The Liberty of Thought and Discussion: Restatement and Implications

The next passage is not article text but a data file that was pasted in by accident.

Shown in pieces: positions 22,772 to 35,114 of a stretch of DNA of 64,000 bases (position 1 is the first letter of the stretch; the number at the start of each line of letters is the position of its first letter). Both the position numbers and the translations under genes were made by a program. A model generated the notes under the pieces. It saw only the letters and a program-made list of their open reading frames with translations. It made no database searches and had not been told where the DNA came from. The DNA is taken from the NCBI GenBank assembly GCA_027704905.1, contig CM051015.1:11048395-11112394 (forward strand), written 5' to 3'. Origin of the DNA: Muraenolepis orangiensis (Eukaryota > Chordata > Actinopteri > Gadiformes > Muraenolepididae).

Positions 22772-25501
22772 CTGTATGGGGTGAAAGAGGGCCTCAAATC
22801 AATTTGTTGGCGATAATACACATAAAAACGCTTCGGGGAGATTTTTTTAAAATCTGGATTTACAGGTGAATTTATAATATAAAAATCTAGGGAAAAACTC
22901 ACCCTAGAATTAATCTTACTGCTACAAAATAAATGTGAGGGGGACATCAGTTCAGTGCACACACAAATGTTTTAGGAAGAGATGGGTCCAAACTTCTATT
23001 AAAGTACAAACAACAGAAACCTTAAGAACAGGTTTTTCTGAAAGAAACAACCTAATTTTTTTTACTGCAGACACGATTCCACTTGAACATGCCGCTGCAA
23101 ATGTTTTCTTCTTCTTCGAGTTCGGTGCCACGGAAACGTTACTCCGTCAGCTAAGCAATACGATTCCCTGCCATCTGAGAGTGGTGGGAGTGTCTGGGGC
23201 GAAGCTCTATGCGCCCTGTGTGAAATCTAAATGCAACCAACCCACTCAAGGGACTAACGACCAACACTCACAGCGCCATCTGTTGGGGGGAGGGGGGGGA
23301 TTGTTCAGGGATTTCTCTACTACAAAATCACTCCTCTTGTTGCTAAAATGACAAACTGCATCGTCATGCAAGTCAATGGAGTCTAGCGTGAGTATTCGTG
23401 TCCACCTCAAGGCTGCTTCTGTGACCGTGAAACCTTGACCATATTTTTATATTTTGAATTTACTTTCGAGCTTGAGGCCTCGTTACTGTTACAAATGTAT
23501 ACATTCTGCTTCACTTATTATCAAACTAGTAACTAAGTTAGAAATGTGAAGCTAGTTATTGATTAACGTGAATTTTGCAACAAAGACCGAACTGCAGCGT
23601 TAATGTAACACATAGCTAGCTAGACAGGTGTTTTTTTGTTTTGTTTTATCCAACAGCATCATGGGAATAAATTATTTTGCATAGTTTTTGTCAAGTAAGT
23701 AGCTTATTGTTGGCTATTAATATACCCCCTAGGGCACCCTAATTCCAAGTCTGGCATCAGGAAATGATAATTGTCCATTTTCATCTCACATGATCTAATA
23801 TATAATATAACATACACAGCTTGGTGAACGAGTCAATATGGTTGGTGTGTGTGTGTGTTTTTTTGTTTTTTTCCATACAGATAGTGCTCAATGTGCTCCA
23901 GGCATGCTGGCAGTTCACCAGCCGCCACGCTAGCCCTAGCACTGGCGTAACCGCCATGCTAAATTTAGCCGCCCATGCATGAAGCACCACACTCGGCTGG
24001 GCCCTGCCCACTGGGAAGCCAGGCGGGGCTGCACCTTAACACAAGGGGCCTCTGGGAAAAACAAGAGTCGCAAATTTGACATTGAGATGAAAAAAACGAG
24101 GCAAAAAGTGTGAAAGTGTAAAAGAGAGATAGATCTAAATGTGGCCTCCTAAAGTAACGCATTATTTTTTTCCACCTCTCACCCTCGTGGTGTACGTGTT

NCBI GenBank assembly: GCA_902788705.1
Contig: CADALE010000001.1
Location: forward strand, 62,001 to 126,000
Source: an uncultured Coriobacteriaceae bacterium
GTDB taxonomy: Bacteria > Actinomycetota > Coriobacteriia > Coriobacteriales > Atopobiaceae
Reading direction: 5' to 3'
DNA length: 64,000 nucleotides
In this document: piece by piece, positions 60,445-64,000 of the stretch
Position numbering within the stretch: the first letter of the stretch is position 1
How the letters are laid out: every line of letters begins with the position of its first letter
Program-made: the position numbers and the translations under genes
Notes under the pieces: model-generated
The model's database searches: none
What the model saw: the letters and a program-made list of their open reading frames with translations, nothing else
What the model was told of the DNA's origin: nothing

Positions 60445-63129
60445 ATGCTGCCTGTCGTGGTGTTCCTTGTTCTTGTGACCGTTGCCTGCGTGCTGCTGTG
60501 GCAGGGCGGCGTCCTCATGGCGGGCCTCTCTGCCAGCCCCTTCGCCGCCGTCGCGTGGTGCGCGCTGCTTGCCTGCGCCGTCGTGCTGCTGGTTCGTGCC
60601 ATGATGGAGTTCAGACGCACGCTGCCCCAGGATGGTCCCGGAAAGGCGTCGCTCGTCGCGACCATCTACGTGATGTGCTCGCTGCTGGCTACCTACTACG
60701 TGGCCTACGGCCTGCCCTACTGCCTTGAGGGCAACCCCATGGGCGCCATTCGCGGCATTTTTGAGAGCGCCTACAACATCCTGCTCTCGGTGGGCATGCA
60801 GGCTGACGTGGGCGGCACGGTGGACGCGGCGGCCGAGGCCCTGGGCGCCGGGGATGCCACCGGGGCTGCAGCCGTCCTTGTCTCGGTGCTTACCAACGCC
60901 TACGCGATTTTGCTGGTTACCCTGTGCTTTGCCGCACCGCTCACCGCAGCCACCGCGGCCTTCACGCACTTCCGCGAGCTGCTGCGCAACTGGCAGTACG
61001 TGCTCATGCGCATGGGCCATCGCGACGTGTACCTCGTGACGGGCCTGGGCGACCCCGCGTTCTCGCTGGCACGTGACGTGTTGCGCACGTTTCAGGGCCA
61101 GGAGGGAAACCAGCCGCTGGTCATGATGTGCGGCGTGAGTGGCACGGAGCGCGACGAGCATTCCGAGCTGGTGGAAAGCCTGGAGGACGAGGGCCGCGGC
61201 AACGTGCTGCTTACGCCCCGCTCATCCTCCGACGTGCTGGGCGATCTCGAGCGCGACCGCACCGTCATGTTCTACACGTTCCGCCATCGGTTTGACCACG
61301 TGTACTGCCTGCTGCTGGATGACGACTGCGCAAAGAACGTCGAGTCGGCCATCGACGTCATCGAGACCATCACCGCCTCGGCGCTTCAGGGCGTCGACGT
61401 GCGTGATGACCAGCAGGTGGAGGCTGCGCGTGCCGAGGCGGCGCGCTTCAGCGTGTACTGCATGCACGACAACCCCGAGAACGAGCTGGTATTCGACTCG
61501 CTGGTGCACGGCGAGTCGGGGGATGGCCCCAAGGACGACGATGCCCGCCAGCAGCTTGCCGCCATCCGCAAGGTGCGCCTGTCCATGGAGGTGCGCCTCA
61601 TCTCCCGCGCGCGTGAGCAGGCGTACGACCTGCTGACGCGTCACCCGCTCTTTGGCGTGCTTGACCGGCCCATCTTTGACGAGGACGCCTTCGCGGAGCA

John Stuart Mill’s “liberty of thought and discussion” (On Liberty, 1859) is both broader and narrower than some current understandings of free speech. On the one hand, Mill is not concerned only with state censorship: he argues against all attempts, official or otherwise, to restrict the range of opinion and public discussion. On the other hand, he seeks to defend uninhibited discussion of general topics, such as those to do with science, morality, religion, and politics. Thus, he opposes a social environment of orthodoxies and heresies, but he does not defend (for example) defamatory falsehoods or incitements to violence. Mill’s approach is subtle and philosophically rewarding; it is worth revisiting, updating, and pondering for its implications at a time of contention over free speech issues.